Eastern bristlebird in the news

To: Birding-aus <>
Subject: Eastern bristlebird in the news
From: John Leonard <>
Date: Sat, 8 Aug 2009 16:08:08 +1000
It's a pity we don't have a scheme of values in society where such
events as this are in the category as 'irrational entertainments' (Dr
Johnson on opera) and no-one would consider holding one or attending
one, even if there no potential threats to wildlife and vegetation.

John Leonard

2009/8/8 Stephen Ambrose <>:
> -----Original Message-----
> From: L&L Knight 
> Sent: Saturday, 8 August 2009 12:45 PM
> To: Stephen Ambrose
> Cc: Birding Aus
> Subject: Re: [Birding-Aus] Eastern bristlebird in the news
> Thanks Stephen,
> Could you please expand on how the rally would threaten the frogs,
> bristlebirds and BBBQ?
> I can see how the Lyrebirds, Quolls and Potoroos etc might be hit by
> cars traversing the route.  I'm less clear on how the rally will
> affect the other species.  In particular, where would the rally be
> passing through bristlebird habitat?  Looking at the maps, it doesn't
> seem to pass along the Lions Rd through the McPherson Range (The Mt
> Gipps to Black Snake Ridge section of the Range is the only spot that
> I know of bristlebird records) or through the Border Ranges NP.
> Hi Laurie,
> Re frogs: the rally cars travel through or over creeks that are known to
> contain populations of Giant Barred and Fleayed Barred Frogs, and pass
> within a few metres of other creeks (especially in the Byrill and Peacock
> River stages of the rally). The concern is potential degradation of these
> creeks as a result of the settling of airborne dust & soil thrown up by the
> cars, sediment runoff into the creek from the sides of the tracks, and the
> runoff of pollutants (e.g. oils, fuels) into the creeks in the event of one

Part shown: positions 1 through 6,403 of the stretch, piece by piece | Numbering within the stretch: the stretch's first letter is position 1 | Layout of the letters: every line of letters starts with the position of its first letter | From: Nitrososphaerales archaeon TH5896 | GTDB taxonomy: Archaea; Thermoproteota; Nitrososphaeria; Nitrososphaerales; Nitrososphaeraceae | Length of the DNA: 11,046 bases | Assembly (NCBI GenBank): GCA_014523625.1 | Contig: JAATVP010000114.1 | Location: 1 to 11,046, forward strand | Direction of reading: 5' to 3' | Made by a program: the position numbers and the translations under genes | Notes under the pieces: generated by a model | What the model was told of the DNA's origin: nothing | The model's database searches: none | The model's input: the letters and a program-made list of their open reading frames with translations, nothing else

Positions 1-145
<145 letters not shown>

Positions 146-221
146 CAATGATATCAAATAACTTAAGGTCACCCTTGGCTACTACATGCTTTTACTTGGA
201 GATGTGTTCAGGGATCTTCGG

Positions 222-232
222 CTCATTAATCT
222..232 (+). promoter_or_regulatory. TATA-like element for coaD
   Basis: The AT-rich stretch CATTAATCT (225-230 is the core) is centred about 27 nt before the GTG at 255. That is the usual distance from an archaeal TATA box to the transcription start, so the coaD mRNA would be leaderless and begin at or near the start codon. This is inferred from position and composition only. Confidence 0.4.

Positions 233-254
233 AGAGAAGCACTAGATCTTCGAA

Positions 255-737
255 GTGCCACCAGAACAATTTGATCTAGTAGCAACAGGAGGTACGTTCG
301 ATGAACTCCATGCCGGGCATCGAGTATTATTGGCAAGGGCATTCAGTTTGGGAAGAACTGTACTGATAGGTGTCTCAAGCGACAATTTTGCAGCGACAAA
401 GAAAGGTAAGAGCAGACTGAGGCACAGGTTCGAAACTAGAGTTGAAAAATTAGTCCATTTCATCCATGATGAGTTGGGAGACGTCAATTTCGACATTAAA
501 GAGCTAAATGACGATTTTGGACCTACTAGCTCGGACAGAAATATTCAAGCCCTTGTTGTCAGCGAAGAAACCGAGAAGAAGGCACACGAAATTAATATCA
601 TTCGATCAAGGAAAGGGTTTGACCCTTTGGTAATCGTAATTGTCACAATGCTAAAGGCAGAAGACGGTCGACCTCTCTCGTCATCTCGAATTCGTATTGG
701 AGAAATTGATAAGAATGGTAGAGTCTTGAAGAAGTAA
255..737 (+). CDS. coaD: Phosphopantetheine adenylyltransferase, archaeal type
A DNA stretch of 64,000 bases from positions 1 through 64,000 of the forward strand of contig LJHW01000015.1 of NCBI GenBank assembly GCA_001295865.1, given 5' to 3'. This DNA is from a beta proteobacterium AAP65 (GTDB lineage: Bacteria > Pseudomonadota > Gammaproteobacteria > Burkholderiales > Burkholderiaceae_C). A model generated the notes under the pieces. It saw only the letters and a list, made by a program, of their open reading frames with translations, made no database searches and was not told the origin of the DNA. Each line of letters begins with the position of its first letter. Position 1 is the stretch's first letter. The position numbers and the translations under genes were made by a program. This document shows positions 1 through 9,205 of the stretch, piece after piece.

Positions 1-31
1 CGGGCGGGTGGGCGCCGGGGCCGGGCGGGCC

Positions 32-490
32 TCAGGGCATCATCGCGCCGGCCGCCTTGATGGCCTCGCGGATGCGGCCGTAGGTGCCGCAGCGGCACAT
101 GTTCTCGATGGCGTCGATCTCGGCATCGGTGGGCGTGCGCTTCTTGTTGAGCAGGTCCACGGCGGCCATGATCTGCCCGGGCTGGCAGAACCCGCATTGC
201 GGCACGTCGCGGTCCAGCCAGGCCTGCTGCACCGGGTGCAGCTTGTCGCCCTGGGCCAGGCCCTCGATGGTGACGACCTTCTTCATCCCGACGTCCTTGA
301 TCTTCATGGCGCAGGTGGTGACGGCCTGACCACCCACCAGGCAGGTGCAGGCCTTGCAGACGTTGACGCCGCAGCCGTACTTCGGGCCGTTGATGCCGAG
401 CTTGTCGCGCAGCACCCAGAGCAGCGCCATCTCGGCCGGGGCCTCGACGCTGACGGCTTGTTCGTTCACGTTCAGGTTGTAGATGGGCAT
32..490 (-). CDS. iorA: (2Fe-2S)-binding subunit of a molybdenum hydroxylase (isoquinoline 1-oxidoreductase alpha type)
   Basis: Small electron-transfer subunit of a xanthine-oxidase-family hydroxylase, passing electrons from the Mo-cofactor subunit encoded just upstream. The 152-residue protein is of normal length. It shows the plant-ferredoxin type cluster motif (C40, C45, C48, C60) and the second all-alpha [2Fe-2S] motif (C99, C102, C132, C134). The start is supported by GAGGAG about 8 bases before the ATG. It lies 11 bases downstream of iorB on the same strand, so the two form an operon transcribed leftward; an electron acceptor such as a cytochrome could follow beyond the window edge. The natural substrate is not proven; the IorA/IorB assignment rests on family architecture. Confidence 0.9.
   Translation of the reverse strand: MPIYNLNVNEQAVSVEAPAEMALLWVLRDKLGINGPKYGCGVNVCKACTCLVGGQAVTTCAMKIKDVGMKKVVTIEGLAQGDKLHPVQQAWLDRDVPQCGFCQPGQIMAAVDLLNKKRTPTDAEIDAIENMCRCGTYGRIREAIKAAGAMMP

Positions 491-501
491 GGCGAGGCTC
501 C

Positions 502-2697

> or more of the rally cars being involved in an accident. There's also the
> issue of excessive tyre residues being washed into creeks from gravel road
> surfaces as a result of rally drivers "burning rubber". The rally occurs at
> the start of the breeding period for these species, when there could be eggs
> or early-stage tadpoles. Therefore, pollutant or sediment runoff into known
> breeding areas would be catastrophic.
> The BBBQ is recorded regularly in the Mebbin and Byrill Creek Areas, where
> the Byrill Creek stage of the rally is to occur. Therefore, there is a risk
> of road kills. The rally will be at the start of the usual breeding season
> for this species (September to April). The usual home range of a nesting
> pair of Black-breasted Button-quails is c. 1.5 ha, therefore there is a
> significant risk of nest desertion in the event of significant local
> disturbances.
> Re Eastern Bristlebirds: there are no records of these species occurring
> near the rally circuit, as you quite rightly point out. However, potential
> habitat for this species occurs in Richmond Range NP, especially in some of
> the valleys near or through which the rally traverses, and I suspect once
> occurred there. Therefore, one cannot rule out the possibility that either
> species may disperse into these areas, either as isolated individuals or in
> small numbers. Under these circumstances, there is a risk (admittedly a
> remote one) of road kills.
> Re Grey-headed Flying-fox (which you didn't mention): the rally circuit
> passes close to the GHFF maternity camp at Bray's Park near Murwillumbah.
> Given that mothers in the camp are likely to be suckling young pups at that
> time there is concern that noise from rally cars and helicopters could
> result in some of the newborn being abandoned by their mothers.
> Unfortunately, the ecological consultant only assessed the potential impacts
> of a one-off event, and didn't consider the cumulative impacts that may
> result from holding the event 5 times over a 10-year period.
> Hope this information answers your questions.
> Kind regards,
> Stephen
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John Leonard

"I rejoice that there are owls." Thoreau

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